The Birthplace of Japanese Porcelain

The Birthplace of Japanese Porcelain


Arita town in saga prefecture is known as the birthplace of japanese porcelain. About an hour and a half by car from fukuoka City. I try to visit several times a year for study and fun.

Izumiyama quarry, which “Turned One Mountain Into Pottery Over 400 Years.” In the early 17th century, Korean potter Yi Sam-Pyeong discovered pottery stone in this area.


During the edo period, high quality izumiyama pottery stone was strictly managed and controlled by the sarayama magistrate’s office. The highest quality izumiyama pottery stone was used by the nabeshima clan kiln, and there was a grade distinction when using it in uchiyama and sotoyama.


The adjacent ishiba Shrine enshrines Yi Sam-Pyeong.


The tengudani Kiln is one of the earliest old kilns in arita when porcelain production began in earnest.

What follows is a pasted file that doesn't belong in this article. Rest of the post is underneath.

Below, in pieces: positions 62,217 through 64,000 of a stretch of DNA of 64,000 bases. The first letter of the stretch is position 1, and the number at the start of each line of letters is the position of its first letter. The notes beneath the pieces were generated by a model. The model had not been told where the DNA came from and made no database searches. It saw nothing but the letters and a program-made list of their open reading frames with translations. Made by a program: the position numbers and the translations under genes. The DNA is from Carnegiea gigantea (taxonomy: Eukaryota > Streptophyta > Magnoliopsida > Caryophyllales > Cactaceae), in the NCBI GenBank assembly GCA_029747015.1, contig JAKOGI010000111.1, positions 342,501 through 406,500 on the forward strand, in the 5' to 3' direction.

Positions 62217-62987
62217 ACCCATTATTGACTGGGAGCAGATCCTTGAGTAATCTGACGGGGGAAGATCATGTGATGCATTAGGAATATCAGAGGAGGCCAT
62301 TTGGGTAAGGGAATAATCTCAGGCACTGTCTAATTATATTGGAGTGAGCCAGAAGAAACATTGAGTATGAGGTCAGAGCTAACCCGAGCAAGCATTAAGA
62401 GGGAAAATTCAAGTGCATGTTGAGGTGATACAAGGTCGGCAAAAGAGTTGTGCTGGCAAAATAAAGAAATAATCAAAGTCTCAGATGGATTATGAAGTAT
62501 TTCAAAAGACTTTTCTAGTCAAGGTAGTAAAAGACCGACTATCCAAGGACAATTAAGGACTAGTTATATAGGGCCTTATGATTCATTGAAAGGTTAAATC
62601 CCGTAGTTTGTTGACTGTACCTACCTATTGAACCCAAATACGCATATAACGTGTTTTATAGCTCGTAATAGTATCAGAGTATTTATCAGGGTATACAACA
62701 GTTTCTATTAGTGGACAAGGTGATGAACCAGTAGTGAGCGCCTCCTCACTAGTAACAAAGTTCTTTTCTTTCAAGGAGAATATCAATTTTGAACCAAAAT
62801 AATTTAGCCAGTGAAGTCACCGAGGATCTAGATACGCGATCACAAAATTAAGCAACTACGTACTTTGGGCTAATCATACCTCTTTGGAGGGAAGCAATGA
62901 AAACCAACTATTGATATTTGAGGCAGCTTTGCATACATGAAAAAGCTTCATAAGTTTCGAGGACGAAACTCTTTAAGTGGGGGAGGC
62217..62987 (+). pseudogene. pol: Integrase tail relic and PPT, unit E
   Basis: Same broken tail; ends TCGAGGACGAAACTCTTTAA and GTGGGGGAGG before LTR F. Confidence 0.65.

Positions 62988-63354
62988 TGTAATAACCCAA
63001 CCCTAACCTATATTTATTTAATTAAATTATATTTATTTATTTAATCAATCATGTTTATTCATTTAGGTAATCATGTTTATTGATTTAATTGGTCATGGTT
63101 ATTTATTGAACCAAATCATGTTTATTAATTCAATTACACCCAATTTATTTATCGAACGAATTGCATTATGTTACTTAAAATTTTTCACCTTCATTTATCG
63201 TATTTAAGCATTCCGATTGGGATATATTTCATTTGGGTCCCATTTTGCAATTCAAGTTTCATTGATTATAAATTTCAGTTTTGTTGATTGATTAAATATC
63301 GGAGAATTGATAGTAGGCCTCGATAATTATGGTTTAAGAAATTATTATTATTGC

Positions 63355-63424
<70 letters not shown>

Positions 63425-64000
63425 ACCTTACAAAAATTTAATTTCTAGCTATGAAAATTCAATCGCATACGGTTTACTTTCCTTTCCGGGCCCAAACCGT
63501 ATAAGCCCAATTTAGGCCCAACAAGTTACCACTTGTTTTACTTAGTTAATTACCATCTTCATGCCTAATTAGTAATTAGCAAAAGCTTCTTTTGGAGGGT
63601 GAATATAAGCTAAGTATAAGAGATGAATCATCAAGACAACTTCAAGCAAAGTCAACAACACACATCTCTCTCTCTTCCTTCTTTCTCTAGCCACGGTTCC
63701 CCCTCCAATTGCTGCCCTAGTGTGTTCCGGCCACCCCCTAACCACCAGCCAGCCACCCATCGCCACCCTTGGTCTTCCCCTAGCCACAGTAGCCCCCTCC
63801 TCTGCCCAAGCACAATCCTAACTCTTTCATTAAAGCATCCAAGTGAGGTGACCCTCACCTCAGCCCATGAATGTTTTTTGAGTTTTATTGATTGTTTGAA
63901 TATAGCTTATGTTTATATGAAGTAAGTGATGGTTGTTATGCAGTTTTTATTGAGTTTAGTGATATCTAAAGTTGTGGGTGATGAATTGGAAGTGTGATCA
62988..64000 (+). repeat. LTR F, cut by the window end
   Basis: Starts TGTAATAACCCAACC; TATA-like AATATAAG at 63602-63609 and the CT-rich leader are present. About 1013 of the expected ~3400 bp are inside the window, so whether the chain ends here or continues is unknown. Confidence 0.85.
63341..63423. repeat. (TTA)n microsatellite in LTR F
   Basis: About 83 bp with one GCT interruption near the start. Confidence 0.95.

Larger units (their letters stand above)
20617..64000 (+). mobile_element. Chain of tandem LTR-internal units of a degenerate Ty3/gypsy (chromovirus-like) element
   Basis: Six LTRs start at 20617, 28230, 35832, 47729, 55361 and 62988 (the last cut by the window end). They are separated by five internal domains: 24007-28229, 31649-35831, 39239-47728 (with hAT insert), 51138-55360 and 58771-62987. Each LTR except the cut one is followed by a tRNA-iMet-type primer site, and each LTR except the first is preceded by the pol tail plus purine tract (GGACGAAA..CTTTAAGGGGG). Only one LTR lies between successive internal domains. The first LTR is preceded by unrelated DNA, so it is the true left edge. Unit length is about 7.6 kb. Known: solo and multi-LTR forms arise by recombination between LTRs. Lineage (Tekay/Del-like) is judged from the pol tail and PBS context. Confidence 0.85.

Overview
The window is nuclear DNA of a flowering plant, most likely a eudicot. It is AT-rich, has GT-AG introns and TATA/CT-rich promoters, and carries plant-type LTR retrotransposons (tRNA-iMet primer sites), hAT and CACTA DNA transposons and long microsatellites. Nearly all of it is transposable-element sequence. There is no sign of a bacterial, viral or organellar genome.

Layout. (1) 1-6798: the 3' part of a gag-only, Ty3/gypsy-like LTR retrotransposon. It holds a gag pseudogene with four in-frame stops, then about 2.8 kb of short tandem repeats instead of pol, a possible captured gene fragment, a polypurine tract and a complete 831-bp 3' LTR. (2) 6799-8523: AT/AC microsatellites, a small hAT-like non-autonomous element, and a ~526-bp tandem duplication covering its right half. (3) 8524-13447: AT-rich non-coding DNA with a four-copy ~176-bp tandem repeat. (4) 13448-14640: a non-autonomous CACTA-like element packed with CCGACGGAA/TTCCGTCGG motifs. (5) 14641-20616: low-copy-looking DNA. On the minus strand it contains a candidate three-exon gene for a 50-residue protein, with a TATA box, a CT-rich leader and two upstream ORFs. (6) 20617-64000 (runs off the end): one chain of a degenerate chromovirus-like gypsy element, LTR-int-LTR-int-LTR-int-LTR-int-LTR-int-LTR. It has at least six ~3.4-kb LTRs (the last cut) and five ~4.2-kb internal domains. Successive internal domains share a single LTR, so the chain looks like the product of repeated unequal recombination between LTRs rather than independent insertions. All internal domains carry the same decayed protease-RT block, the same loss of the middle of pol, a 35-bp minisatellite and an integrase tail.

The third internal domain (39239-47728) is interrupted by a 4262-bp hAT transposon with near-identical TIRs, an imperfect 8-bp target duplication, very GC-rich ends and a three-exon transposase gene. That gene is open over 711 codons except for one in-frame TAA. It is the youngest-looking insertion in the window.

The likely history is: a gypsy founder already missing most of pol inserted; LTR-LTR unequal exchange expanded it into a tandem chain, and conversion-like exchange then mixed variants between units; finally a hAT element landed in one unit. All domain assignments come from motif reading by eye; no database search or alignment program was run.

Remains of a stepped multi chamber climbing kiln with firing chambers


On the surface of monohara(a disposal site for unsuccessful items fired in the climbing kiln), fragments of early-imari pottery can be seen.


Underneath the tengudani kiln, a mortar used to crush the izumiyama pottery stone is recreated.


It was used by using running water on the river bank, but in the meiji period, it was replaced by a power machine.


Visit the grave of Yi Sam-Pyeong.


One of the most likely ancient kilns to be the birthplace of porcelain, “Tenjinmori kiln”. The works were fired to the highest standard of the time.


“Yanbeta kiln” played a central role in the development of japanese overglaze enamel porcelain.


In 1992, a large amount of old-Kutani overglaze enamel porcelain and base materials were unearthed at the yanbeta kiln site. It is now known that most old-Kutani platters were fired in this kiln.


If you climb about 10 minutes from tozan shrine, you will find a monument to Yi Sam-Pyeong.


From here, you can overlook the town of arita, where kilns and townhouses stand side by side. The old-imari originated as a substitute for jingdezhen porcelain, and in a few decades it developed to the point where it fascinated european royalty and aristocrats. I would like to pass on the beauty, charm, and fun of these to future generations.